To keep students safe, some universities are experimenting with new schedules that blend online and in-person education this fall. Hampshire College in Amherst, Mass. and Hancock College in Santa Barbara, CA will be switching to shorter semesters or staggered classes to reduce the amount of students and faculty on campus at any one time. Hampshire College’s president is considering shorter-term classes that will combine remote learning with on-campus classes in case of a second wave of the virus. Classes that cannot be offered remotely, such as lab and technical classes will most likely remain in-person but follow rigorous social distancing and sanitization protocols. These hybrid solutions, where some learning is moved online and some is done in person, could be more than temporary solutions. Over half of college students tell YPulse they are open to or want to continue their remote education—and their attitudes could create a sea change for the education industry. The future of higher education could be a blend of remote work, with the occasional campus visit for important lectures of hands-on learning. Many are concerned that students will be missing out on the school traditions and social gatherings that define the college experience. In an op-ed for The New York Times, Brown University President Christina Paxson urged colleges to reopen this fall, with visions of envisions empty stadium stands, spaced patrons at campus performances, and Zoom parties. A remote-ish college experience could fulfill both students’ desire to continue remote work when needed and the continuation of campus life—at least in some form.
Campus-Free and Lower Cost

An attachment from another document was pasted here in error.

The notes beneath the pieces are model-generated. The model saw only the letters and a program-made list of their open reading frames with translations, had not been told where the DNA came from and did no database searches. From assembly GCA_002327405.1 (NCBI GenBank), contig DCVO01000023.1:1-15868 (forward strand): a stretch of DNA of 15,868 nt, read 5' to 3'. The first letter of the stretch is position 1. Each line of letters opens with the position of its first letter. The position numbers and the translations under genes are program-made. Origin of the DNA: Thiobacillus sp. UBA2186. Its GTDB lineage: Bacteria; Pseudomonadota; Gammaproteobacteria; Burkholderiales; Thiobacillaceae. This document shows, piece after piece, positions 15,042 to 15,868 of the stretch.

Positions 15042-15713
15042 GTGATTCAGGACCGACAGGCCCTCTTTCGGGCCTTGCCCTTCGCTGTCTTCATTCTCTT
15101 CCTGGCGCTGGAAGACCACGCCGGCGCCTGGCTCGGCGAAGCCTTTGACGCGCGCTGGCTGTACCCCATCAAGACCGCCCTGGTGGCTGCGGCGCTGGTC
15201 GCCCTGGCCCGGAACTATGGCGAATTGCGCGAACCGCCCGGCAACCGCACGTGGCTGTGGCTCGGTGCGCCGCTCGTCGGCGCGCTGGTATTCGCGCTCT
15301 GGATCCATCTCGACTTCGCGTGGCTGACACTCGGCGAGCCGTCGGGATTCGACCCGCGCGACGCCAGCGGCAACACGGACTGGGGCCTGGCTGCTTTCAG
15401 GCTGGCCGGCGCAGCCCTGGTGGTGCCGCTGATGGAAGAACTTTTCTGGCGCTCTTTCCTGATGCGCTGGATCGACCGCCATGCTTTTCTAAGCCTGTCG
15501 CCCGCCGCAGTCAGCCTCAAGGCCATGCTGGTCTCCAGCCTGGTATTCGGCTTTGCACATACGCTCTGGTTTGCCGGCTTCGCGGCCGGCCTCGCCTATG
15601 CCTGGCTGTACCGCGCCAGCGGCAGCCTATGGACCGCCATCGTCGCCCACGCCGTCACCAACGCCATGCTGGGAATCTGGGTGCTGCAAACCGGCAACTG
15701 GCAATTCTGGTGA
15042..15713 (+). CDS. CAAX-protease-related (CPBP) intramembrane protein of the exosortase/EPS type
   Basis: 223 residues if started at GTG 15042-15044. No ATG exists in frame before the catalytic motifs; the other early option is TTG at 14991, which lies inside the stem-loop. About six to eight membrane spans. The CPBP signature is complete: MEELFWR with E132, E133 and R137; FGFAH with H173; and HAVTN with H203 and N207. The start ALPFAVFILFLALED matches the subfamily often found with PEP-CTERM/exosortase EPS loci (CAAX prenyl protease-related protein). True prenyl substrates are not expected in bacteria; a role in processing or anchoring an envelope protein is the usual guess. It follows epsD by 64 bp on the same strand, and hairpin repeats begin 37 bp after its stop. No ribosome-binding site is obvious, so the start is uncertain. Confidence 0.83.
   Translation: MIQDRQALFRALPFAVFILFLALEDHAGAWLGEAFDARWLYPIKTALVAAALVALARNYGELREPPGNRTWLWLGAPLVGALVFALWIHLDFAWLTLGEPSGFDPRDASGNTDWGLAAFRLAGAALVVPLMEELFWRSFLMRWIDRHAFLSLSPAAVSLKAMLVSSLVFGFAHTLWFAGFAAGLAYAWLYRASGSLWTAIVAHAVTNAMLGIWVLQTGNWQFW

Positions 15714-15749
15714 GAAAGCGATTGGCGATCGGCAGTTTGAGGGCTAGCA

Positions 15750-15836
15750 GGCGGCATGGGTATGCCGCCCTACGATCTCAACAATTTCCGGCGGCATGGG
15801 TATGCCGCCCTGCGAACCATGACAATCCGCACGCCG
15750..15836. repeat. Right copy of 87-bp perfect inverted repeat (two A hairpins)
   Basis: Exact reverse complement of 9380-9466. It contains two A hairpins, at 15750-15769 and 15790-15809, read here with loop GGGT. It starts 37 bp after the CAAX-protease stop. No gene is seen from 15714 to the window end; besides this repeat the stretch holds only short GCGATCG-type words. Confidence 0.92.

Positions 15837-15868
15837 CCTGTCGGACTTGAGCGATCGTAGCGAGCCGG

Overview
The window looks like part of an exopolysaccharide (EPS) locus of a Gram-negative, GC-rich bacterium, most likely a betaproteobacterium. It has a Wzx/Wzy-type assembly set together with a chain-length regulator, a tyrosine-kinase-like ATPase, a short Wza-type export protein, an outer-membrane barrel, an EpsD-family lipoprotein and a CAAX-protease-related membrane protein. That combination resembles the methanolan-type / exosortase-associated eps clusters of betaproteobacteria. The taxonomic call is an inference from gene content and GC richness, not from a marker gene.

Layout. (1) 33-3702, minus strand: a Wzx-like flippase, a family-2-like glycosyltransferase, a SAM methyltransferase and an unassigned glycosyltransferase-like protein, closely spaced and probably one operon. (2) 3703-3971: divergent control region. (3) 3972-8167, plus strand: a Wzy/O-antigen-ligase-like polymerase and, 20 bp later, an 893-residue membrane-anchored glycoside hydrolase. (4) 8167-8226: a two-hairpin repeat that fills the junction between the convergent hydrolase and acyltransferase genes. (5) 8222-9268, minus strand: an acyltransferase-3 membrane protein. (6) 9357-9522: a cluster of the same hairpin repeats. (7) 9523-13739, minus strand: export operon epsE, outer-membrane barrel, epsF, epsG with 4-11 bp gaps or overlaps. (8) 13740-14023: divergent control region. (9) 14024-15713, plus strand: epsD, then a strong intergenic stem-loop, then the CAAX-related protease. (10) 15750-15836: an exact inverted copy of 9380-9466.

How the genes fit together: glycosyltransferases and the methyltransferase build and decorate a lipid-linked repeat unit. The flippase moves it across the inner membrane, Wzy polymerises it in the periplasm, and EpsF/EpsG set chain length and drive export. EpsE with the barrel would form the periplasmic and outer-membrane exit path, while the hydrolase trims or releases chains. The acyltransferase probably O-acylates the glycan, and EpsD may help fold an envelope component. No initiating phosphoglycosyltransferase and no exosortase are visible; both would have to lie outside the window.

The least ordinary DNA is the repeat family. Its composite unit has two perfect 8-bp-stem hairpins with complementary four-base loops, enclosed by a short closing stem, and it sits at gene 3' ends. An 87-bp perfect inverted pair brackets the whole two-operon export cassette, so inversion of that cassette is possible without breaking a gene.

Many institutions, like Harvard will be open in the fall, but are tentatively planning to resume classes remotely. Princeton has asked its faculty to prepare for the fall under the “assumption that their classes will be online.” But will students want to pay high price tags for these big name institutions without the campus experience. All signs indicated that they will not. Already, college students are demanding tuition refunds in the wake of COVID shutdowns. With many colleges cutting on-campus learning short and transitioning to online learning, student groups have been organizing strikes, protests, petitions, and even filing lawsuits against university administrations demanding refunds for housing, meal plans, and tuition for the shortened academic year. YPulse found that 86% of college students agree that college tuition should be lowered if students are going to classes from home. But with remote education a likely reality for the foreseeable future, the college system could be reshaped completely, with more institutions offering completely online experiences. And as we mentioned above, the majority of college students are open to remote learning. Gen Z could be forging into a future where college is campus free. Of course, if costs are lowered for remote college education, which they would likely need to be, enrollment numbers would need to increase. Much larger classes could be graduating from top tier universities if their diplomas are attained virtually—which is the future that Professor Scott Galloway tells New York Magazine he envisions. While there are certainly serious losses to be considered if campus life is abandoned, there are also silver linings: Some are saying that this remote education future will democratize the college experience, opening it up to be more available to all students, regardless of income.